I roll over and reach for my phone to check the time. 8:30. The perfect sleep in on a rare day off. My hand then travels automatically a little ways down the bed to land on the cat’s head. She chirps good morning, then stretches into a crescent moon so I can pat her tummy once, twice, three times. I smile as my day unfurls in front of me. No work. No plans. No obligations. Just me, spending my time however I want to spend it. Bliss.
These little moments are curious. They remind me I am waking up alone for the umpteenth morning in a row, but I am not devastated by it. Quite the opposite, in fact. There is a certain solace in being alone. When people say they can’t stand being by themselves, that the thought of being in their own company is terrifying, it really gives me pause. You are all you have in any truly consistent way, and learning to enjoy the time you spend in your own company is an integral part of life. It is something that I have learned in these two years of being single—the longest I’ve been single since I started dating in my early teens—and especially in these three months of living alone.
It is a joy and a pleasure to do things at your own pace, to make decisions with only your own wants and needs in mind. Being alone forces you to rely on yourself in ways you may never have considered before. Sure, it comes with its own set of challenges. You have to do the vacuuming every single time, and if you put it off, you might find yourself suffocating under a pile of cat hair and lint far sooner than you thought possible…
But sitting with yourself, eating with yourself, dancing around the apartment in your underwear with yourself… it is so, so healing, and freeing, and ultimately life-changing. When we are in relationships, we have a habit of taking on characteristics of our partners, often subconsciously. We make decisions as a collective, and since we are in fact two separate entities, this can mean that one person’s needs aren’t being given the consideration they deserve. Or, worse, being forgotten entirely. People talk about losing themselves in love, and if you had asked me a few years ago, I would have said that was just the way it was, even that it was sweet and romantic, that you and your partner somehow “completed” each other… as if you weren’t whole to begin with. Aye, there’s the rub.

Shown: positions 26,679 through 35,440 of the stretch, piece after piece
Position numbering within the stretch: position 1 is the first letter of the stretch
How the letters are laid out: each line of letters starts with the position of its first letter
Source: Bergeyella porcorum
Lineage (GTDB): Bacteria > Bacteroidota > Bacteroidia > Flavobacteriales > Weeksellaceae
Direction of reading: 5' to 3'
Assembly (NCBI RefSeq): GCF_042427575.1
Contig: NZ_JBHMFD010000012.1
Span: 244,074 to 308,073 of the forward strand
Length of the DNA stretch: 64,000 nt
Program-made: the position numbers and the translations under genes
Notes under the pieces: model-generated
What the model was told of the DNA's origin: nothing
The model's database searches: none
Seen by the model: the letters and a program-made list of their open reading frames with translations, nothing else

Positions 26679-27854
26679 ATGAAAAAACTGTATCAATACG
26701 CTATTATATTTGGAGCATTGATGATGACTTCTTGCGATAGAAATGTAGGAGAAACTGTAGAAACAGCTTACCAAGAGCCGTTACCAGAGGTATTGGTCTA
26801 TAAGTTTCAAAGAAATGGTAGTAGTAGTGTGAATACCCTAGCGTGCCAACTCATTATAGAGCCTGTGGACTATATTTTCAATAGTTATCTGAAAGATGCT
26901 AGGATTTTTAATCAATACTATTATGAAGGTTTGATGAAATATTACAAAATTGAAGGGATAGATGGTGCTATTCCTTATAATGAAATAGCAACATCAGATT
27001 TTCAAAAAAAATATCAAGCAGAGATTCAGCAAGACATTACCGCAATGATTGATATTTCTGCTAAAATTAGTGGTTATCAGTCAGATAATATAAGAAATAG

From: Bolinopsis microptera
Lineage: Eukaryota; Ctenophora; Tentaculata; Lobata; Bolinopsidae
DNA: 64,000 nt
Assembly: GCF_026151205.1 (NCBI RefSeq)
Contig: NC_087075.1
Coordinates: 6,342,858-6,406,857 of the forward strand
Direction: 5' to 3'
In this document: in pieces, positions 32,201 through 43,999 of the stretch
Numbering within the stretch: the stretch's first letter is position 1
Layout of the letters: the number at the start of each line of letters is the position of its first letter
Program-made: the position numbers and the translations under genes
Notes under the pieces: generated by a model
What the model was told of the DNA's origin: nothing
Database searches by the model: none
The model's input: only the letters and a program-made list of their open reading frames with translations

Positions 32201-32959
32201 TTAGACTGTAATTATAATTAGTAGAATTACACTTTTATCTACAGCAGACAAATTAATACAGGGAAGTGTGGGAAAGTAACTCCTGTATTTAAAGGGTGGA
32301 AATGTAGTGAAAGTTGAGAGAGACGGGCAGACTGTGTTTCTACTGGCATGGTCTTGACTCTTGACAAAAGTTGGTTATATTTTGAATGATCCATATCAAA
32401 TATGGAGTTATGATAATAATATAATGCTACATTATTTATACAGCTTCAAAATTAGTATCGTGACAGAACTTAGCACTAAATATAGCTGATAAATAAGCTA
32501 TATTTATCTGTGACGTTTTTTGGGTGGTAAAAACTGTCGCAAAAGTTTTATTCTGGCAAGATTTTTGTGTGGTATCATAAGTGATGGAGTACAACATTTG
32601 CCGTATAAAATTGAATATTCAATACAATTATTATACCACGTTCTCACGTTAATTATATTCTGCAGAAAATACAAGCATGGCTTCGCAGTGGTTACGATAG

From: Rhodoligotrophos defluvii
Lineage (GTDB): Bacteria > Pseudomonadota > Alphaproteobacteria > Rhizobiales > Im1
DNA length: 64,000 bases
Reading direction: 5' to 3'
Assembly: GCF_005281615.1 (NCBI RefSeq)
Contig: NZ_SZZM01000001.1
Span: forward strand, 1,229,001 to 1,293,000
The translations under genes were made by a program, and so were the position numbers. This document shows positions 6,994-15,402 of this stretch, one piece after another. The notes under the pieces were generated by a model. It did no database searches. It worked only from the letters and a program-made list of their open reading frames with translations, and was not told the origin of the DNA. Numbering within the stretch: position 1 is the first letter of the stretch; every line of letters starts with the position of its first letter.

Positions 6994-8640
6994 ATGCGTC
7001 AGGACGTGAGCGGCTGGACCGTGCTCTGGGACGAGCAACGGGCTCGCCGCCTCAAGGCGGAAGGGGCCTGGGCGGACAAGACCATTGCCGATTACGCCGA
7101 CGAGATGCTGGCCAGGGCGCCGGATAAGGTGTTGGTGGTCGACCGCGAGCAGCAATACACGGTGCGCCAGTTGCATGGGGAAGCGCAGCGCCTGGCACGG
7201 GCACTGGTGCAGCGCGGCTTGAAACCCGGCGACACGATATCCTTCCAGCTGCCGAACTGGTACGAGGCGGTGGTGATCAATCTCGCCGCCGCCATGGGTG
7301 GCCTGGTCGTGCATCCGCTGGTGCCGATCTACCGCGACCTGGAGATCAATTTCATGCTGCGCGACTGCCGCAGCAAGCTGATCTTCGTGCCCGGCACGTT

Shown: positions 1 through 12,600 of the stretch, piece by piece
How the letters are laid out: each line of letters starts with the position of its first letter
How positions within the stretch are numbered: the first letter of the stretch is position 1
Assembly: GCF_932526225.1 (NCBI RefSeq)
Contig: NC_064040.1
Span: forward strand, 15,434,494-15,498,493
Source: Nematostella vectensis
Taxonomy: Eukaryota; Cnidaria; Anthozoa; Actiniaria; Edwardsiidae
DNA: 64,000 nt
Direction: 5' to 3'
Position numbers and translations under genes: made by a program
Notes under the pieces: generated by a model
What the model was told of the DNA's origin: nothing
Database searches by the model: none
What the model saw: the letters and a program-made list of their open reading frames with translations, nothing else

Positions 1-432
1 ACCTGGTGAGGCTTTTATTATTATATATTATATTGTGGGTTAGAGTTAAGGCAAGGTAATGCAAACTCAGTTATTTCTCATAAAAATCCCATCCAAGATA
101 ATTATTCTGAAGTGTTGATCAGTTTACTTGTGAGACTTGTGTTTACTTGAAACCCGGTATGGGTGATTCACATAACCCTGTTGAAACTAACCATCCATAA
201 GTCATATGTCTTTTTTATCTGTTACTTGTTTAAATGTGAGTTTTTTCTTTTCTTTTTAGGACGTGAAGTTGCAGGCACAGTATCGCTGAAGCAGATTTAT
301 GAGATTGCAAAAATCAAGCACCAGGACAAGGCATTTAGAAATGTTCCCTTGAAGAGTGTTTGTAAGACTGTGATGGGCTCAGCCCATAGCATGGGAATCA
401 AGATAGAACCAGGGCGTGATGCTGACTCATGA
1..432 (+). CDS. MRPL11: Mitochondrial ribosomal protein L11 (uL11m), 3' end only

You are a whole person, and if you rely on other people to validate your existence, you need to take a step back and reflect. If you are holding trauma, your reality here may be very different, and that’s okay. But for the average person: it is easy to fall into a pattern of external validation that can become quite unhealthy. It’s okay to love being in love, to spend a lot of time with your partner, even to tell the same jokes they do. But it is so important not to let go of yourself entirely, and to regularly hold space for you. Do things purely because they make you happy, and don’t you dare feel guilty about it. Eat a giant bowl of popcorn for dinner. Watch that terrible reality TV show. Paint your nails a garish colour. Take photos of every meal. Buy your cat a hoodie. If it brings you pleasure and it isn’t harming anyone (including yourself), for goodness’ sake, do it.
If you have a partner and they judge you for doing things just for you, they have a lot to learn: but it’s a two-way street. Your partner may enjoy waking up before the sun every day to surf for two or three hours, or staying awake shooting zombies well into the night, or (heaven forbid) watching sportsball on the TV. Jokes aside, everyone deserves these moments to just be with themselves, and they should be encouraged and supported.
One of the joys of being alone is that every day is full to the brim with these moments, and the only opinion that matters is your own. Love is wonderful, relationships can be wonderful, but don’t forget about nurturing your loving relationship with yourself. Trust me when I say it will help you bloom beyond imagining. ♥
What is your favourite thing about being alone?
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